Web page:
After exploring a variety of storytelling forms—journalism, theater, painting, and photography—how and when did you start writing books for children?
It came about when I did not have the space to paint or a darkroom to develop my photos, and my daughter was in middle school. And since there had always been some writing component to all the phases of my work, it made sense that I tell stories in a way that I could store in my computer. On top of this, being a kindergarten teacher, I was reading two or three picture books a day, so the rhythm was always in my head. And while I had a long way to go in developing my craft of writing for kids, stories just started coming out of me. It was definitely the initial kernel of hearing the rhythm in the books I was reading, and thinking “I can do this” that got me going—and keeps me going.
Can you talk about your latest title, Egyptian Lullaby, and your hopes for this book—and all of your work?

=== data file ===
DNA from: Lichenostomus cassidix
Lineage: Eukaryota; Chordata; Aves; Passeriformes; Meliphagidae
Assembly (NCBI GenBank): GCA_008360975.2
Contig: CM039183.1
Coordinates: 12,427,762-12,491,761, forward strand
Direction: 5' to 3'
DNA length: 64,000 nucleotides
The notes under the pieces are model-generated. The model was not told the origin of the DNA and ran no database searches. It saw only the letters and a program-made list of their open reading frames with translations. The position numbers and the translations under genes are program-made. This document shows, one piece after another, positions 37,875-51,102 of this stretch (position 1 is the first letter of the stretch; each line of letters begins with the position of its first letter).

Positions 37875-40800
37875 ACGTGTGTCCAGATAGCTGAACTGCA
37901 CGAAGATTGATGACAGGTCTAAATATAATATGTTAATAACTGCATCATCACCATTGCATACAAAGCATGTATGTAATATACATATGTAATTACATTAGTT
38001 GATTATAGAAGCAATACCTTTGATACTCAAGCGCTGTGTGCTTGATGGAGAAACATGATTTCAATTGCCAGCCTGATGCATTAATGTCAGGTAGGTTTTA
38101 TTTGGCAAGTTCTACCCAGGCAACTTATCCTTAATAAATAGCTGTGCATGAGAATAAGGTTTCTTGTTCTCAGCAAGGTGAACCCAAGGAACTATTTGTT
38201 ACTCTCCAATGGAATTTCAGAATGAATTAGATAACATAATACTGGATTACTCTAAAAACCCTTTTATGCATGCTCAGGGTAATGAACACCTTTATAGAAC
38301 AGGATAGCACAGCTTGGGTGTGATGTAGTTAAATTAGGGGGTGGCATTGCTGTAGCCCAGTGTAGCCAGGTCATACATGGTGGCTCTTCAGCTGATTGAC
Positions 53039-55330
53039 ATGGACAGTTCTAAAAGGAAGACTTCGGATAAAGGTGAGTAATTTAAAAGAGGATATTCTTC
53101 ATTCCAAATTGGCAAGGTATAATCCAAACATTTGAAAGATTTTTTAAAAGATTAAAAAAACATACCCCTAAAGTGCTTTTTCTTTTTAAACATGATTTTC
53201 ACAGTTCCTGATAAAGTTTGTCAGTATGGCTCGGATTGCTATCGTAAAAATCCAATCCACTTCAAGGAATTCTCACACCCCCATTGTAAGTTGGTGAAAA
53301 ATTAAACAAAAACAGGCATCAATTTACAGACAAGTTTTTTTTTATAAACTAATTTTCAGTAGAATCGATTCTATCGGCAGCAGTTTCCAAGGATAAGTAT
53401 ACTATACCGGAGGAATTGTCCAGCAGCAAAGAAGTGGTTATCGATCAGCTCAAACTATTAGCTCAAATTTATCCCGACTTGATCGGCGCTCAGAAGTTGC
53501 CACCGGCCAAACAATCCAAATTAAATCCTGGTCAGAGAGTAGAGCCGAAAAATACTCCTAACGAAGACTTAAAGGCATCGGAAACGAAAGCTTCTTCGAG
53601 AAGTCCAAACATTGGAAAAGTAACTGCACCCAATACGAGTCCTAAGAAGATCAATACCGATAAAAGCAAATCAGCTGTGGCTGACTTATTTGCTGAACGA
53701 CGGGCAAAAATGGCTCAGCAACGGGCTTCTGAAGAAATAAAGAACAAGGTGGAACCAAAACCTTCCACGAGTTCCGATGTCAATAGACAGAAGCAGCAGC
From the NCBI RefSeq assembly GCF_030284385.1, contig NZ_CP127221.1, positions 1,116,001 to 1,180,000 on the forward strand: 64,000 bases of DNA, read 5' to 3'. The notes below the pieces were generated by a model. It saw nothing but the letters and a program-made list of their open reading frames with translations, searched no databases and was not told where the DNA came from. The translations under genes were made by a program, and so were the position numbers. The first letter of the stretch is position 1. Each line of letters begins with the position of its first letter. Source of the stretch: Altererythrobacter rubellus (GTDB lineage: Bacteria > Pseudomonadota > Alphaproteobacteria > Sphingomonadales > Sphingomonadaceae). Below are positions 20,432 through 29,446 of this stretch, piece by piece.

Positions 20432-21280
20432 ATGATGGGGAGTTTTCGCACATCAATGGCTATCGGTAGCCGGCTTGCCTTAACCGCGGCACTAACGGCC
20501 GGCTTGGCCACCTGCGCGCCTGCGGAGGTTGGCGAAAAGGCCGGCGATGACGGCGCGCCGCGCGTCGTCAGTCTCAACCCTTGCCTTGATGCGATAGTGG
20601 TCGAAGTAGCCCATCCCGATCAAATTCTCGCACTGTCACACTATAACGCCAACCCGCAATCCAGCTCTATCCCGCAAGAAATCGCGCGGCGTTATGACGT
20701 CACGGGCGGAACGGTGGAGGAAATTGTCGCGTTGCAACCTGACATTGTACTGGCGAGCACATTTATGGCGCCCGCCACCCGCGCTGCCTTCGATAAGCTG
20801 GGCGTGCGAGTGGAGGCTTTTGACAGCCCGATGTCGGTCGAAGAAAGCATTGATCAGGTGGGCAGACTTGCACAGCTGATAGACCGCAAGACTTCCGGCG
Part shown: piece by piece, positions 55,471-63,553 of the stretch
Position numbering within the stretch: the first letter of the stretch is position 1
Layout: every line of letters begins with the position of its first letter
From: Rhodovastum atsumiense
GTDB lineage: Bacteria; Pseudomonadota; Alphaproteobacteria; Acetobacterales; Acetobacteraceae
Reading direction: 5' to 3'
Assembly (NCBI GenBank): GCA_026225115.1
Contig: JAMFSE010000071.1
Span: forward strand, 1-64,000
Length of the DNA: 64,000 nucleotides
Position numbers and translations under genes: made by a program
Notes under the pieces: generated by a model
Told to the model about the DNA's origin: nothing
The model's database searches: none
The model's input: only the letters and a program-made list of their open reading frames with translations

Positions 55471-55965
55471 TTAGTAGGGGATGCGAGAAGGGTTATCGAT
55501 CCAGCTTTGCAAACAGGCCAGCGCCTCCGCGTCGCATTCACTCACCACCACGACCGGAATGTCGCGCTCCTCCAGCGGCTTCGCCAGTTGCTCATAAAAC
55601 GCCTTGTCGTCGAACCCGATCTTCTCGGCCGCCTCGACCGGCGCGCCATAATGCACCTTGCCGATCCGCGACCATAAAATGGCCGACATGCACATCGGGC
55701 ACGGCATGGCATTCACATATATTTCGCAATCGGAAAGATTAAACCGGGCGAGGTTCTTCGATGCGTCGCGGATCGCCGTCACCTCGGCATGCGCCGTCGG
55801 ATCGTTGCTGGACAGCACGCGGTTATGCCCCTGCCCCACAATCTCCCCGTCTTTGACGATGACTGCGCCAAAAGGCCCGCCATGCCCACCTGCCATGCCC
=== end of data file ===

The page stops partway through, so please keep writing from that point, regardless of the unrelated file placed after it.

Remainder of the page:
Egyptian Lullaby came to me when I traveled to Egypt. My dad had an apartment there that was two and a half blocks from the Nile River. And as I looked at the Nile from the bedroom where I was staying, the story just kind of poured out of me. It is really a different kind of story than the immigration stories that are on the market today. My story’s main characters are a child longing to go back to her homeland, and her aunt who creates an Egyptian lullaby out of the sounds of Cairo that the child misses. My hope for this title is to normalize Arab culture for those who are unfamiliar with it and to celebrate it for those who are. The Arab culture is often misunderstood and demonized in the media.
As an educator and an artist, I always want to provoke discourse. It is how I move through the world. I’m a big believer that if you can get people talking, you can facilitate social change. That’s my hope with all of my work.
How are your teaching, writing, and activism intertwined?